Throughout this wave of medical forms and phone calls and dealing with insurance, I started having light cramps. By Shabbat, I was spotting, which became heavy bleeding and horrible pain by Monday night. As it turned out, my body had finally realized that the pregnancy wasn’t viable. Even though the internet had warned me about the amount of blood, nobody had told me that I would feel like I was being stabbed over and over again in the abdomen, no matter how much Advil I took or how long I kept the heating pad applied. Unable to sleep, I writhed in pain and cried, both from the physical pain and from the sense of what we were losing again. I cursed my body, my age, my professional ambition, my failure to do something, anything, differently, even though there was nothing I could have done. The few people who had known I was pregnant, until I wasn’t anymore, checked in, but I couldn’t bring myself to talk to anyone. Instead, the emails and text messages went unread, as I spiraled into loneliness that felt like it would go on forever. Somehow the world went on around me, with vacations and Hanukkah parties and other people’s babies being born, but I couldn’t do anything but retreat into my cocoon, curled up in, ironically, the fetal position.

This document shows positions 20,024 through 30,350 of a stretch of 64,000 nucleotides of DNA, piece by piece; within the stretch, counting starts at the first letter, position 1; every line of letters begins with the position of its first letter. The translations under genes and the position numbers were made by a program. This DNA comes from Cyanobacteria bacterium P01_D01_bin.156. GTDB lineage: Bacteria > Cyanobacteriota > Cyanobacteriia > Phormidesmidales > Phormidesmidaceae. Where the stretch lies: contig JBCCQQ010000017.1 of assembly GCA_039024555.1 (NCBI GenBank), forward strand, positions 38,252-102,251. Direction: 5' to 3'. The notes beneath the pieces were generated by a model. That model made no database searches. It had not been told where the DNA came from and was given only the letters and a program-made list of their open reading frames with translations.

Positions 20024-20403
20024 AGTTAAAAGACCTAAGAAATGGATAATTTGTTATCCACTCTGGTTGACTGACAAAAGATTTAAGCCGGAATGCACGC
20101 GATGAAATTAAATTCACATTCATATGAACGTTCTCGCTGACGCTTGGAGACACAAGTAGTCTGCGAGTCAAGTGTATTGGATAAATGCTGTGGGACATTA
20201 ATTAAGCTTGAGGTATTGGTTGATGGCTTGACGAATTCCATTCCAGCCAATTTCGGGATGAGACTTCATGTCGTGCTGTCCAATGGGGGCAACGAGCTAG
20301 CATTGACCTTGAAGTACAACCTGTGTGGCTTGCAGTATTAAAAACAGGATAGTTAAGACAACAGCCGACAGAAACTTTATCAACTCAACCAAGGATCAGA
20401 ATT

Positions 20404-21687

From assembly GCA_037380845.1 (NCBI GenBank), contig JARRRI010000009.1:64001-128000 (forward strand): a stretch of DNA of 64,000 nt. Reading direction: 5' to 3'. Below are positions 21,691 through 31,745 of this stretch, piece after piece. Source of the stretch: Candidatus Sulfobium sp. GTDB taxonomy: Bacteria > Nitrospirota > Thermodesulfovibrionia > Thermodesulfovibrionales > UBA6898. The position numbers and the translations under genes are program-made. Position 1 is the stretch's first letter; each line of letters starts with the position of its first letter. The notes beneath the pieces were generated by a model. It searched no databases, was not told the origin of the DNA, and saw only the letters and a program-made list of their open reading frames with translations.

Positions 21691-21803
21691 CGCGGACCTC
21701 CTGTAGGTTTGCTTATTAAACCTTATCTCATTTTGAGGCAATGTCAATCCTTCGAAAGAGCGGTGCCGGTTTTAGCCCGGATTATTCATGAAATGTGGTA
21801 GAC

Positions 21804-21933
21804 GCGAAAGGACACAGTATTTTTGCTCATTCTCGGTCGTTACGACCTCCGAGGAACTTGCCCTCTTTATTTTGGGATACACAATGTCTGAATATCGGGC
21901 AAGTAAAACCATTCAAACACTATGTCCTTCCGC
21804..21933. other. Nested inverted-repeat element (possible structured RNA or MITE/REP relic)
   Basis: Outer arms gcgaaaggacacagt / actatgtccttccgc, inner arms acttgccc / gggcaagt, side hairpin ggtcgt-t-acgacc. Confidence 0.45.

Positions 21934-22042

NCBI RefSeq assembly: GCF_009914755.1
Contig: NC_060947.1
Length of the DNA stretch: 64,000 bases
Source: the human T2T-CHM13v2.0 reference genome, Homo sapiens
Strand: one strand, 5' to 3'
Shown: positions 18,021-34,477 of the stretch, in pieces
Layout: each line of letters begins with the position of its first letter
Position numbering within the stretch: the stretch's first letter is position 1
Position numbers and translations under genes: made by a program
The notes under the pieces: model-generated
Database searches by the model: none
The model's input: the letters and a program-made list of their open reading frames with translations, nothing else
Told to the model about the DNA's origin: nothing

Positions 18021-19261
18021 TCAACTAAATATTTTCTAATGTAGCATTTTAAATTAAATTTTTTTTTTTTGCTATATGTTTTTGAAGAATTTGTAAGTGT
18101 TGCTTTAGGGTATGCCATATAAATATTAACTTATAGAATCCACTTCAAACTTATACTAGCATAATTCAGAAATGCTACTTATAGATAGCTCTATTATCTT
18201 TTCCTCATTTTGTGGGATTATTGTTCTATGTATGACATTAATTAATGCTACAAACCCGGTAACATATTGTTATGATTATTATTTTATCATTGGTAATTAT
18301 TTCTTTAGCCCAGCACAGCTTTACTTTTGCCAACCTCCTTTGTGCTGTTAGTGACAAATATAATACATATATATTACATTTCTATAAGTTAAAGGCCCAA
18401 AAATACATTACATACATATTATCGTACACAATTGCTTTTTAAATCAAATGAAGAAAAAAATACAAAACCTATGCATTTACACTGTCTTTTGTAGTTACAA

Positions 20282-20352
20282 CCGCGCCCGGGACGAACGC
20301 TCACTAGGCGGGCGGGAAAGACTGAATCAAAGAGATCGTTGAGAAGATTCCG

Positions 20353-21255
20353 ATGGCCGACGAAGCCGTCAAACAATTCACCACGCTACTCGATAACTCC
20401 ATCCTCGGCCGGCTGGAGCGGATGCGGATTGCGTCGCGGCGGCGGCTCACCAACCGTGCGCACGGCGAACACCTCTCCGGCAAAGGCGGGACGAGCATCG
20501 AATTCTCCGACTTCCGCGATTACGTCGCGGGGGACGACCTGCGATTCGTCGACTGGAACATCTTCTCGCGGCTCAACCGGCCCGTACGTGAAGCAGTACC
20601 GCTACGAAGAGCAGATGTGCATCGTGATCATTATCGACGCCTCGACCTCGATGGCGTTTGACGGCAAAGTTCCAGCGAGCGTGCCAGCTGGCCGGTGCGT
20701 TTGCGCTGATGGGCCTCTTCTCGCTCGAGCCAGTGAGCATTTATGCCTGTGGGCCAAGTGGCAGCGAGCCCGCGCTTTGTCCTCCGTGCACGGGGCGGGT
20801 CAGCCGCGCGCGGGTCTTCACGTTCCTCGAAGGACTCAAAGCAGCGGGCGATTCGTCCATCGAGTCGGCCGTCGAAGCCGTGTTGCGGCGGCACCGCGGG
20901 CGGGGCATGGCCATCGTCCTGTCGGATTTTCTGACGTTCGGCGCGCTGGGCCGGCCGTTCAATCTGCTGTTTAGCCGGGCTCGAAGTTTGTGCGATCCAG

The problem with miscarriage is that people don’t talk about it. I know that some of my friends have miscarried, but usually I don’t hear about it until after they have successfully had a live birth. As I looked around for resources, I found that the people who told their stories almost always did so with the hindsight of having been able to carry a baby to term. The trauma and pain don’t ever fully go away, they say, but there is still hope. Look, I’m a mother now.

And so I’m telling this story in hopes that it is somehow therapeutic for me, but even more so, in hopes that it helps other people out there who have felt this pain, whether physical or emotional, but couldn’t talk about it, and felt like they were the only one. You’re not alone, even when you feel like you are, even when you can’t imagine ever being around other people again. You don’t have to wait to talk about what is happening to you, your pain, your anger, your fear, your sadness, until you can tie it up with a neat bow. Your job is not to make people comfortable, it’s to count on them to support you when you’re in the depths of pain. You can tell your story even if it doesn’t have a happy ending.

Every night that we lit Hanukkah candles this year after that horrible trip to the doctor, I cried. And my husband said to me, “You know, one day—maybe even next year—we’ll be lighting candles, and you’ll be crying, but the tears will be different, and our kids will wonder why their mother is crying.” I hope with all of my heart that he’s right, for us, and for anyone else who needs that hope, too.

Rachel Rosenthal is a David Hartman Center fellow at the Shalom Hartman Institute and teaches Talmud at the Jewish Theological Seminary. She holds a PhD in rabbinic literature.